10 Very Tough Spelling Bee Words – And To Remember the Correct Spellings!

Whether you’re in a local spelling bee or competing at the national level, there are going to be some tough words that get in your way. While you might think that you know how to spell them just from how they sound, that’s not always the case. Let’s take a look at some of the toughest spelling bee words that we’ve seen from competitions, what they mean, and how you can remember to nail the correct spelling when it comes up.


Meaning: The acute inflammation of the iris and ciliary body.

Pronunciation: Ee-ruh-dow-sai-klai-tuhs

Language of Origin: English

How to Remember: When knowing that it has to do with the iris, should help with the first part of the word. Cyclitis is pertaining to the ciliary body, too, so it’s important to remember that word when preparing for a spelling bee, as well.


Meaning: A subtropical cyclone that is usually less than 100 miles in diameter and that draws energy from sources common to both the hurricane and the frontal cyclone.

Pronunciation: no̅o̅′tər kān′

Language of Origin: Latin and English

How to Remember: The first part of neutercane might throw you off because it doesn’t have anything to do with your housepets. Once you remember that, simply remember that it’s the common ‘c’ instead of the ‘k’ and you’ll be set.


Meaning: A severe self-discipline and avoidance of all forms of indulgence, typically for religious reasons.

Pronunciation: a-sed-iss-is-um

Language of Origin: Greek

How to Remember: Because it’s Greek, you can count on the first syllable being asc, which is where he get words such as ascend. The tricky part is remembering that it’s ‘eti’ in the middle instead of ‘ete’ while the -ism at the end speaks for itself.


Meaning: A structural or behavioral characteristic peculiar to an individual or group, or a physiological or temperamental peculiarity.

Pronunciation: id-ee-o-syn-cra-see

Language of Origin: Greek

How to Remember: The idio prefix is one that comes naturally for a lot of spellers, but the syncrasy part is where many get tripped up. Remember your ‘y’ instead of the ‘i’ and that the Greek causes the ending to be spelled with an -asy instead of -isy.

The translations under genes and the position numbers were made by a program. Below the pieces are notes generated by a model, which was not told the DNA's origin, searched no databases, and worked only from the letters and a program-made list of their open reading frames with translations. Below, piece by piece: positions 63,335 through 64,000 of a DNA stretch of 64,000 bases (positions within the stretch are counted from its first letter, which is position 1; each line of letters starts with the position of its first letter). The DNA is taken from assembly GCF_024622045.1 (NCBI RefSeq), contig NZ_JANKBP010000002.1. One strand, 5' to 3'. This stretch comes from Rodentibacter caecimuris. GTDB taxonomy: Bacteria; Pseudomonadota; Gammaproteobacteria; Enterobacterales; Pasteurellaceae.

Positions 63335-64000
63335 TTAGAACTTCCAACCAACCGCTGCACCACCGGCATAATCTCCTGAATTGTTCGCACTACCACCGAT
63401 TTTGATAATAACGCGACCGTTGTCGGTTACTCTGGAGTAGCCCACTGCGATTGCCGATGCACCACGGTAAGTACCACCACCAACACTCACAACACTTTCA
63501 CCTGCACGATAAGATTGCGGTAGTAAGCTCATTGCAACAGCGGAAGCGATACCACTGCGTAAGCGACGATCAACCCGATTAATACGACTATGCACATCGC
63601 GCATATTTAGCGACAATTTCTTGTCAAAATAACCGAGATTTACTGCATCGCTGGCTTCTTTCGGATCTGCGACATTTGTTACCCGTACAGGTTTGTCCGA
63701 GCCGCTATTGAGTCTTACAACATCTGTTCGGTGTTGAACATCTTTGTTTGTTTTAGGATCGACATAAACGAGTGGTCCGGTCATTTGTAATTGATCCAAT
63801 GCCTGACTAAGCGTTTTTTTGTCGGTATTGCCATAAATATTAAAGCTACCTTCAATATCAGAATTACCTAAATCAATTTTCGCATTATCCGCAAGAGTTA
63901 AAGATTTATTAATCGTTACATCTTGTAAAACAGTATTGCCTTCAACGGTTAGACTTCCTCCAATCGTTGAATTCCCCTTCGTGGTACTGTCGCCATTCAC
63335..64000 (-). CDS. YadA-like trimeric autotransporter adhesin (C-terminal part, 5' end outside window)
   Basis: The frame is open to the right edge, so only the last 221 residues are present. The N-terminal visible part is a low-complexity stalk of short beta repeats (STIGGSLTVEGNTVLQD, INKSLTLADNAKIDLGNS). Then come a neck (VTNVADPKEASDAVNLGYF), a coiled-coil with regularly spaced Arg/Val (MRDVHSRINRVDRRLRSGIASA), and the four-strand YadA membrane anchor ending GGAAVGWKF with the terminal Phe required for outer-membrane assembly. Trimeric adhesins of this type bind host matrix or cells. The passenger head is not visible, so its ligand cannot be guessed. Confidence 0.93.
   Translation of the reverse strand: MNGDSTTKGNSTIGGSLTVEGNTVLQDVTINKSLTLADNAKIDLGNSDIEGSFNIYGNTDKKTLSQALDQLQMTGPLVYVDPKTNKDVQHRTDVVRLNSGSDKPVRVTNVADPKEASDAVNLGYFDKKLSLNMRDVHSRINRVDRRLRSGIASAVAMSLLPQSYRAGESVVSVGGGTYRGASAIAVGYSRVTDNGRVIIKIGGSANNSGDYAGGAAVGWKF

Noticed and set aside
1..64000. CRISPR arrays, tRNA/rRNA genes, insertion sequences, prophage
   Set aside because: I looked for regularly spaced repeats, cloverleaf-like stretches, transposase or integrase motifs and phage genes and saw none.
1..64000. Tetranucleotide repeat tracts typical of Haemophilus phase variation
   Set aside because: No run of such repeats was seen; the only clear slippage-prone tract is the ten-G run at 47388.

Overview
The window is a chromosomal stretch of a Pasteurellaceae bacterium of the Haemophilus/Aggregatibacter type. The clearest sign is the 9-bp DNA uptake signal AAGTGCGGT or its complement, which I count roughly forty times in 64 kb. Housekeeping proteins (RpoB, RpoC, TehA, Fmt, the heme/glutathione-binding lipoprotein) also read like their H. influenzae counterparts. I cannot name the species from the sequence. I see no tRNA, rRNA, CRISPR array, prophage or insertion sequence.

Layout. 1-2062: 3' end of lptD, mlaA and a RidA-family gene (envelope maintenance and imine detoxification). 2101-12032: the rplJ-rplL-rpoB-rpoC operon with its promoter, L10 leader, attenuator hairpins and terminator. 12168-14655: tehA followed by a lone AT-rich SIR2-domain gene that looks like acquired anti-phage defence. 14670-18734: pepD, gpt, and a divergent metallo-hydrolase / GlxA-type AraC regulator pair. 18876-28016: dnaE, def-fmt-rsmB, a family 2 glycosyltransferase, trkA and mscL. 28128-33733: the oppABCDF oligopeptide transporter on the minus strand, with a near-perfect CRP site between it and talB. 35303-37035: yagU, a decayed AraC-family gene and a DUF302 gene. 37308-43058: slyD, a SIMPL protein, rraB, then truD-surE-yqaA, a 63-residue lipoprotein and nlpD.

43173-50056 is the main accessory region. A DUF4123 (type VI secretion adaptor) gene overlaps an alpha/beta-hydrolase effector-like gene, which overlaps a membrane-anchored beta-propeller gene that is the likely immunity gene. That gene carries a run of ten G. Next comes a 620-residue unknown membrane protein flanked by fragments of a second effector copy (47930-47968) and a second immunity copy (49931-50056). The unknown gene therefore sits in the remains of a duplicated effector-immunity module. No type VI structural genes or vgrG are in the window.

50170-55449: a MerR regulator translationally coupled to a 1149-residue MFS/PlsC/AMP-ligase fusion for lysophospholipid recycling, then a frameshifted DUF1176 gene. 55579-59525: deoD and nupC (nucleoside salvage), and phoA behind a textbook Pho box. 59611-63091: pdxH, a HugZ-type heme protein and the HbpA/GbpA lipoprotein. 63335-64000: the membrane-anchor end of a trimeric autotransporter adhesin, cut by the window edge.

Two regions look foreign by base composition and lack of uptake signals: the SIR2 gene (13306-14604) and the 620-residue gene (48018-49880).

Meaning: A person who writes plays.

Pronunciation: plā-rīt

Language of Origin: English

How to Remember: This one throws a lot of people off because we spell the word copyright without the ‘w’ in the middle, while also spelling copywriting and copyright. Think of the fact that it’s a writer, and it should help you realize how to spell the word with the w and without the -ite ending.


Meaning: A pain in or about the tooth.

Pronunciation: ō-ˌdän-ˈtal-j-ē-ə

Language of Origin: New Latin and Greek

How to Remember: 


Meaning: Of or pertaining to emeralds. Having the color of emeralds.

Pronunciation: Sm-uh-rag-deen

Language of Origin: New Latin and Greek

How to Remember: While the beginning and end of the word are pretty straightforward when it comes to spelling, the part where most spellers get tripped up is in the middle. Many think that it’s a ‘u’ or ‘e’ based on how they hear it in their heads, but don’t overthink it and spell it with the ‘a.’


Meaning: The yellow discoloration of the skin from abnormal causes.

Pronunciation: zanˈthōsə̇s

Language of Origin: Greek

How to Remember: The first thought that a lot of people will have with xanthosis is that it starts with a ‘z’ instead of an ‘x.’ The Greek language of origin should be a dead giveaway, though, as very few words in ancient Greek start with z. 


Meaning: The branch of zoology dealing with crustaceans.

Pronunciation: Krus-tay-see-all-oh-gee

Language of Origin: English and Latin

How to Remember: Just like with any ‘ology’ it’s all about realizing where the prefix word ends. For crustaceans, it cuts off the -ans suffix, much like virology, which cuts off the -us plural from virus. It’s all about making it into a singularity in your head.


Meaning: An ancient Hawaiian temple or sacred site.

Pronunciation: hāou

Language of Origin: Hawaiian

How to Remember: When it comes to Hawaiian, you pretty much have to be an expert as the vowels can be tricky. The phonology is different in Hawaii, so figuring out the ‘ei’ and ‘au’ sounds are paramount for spellers.

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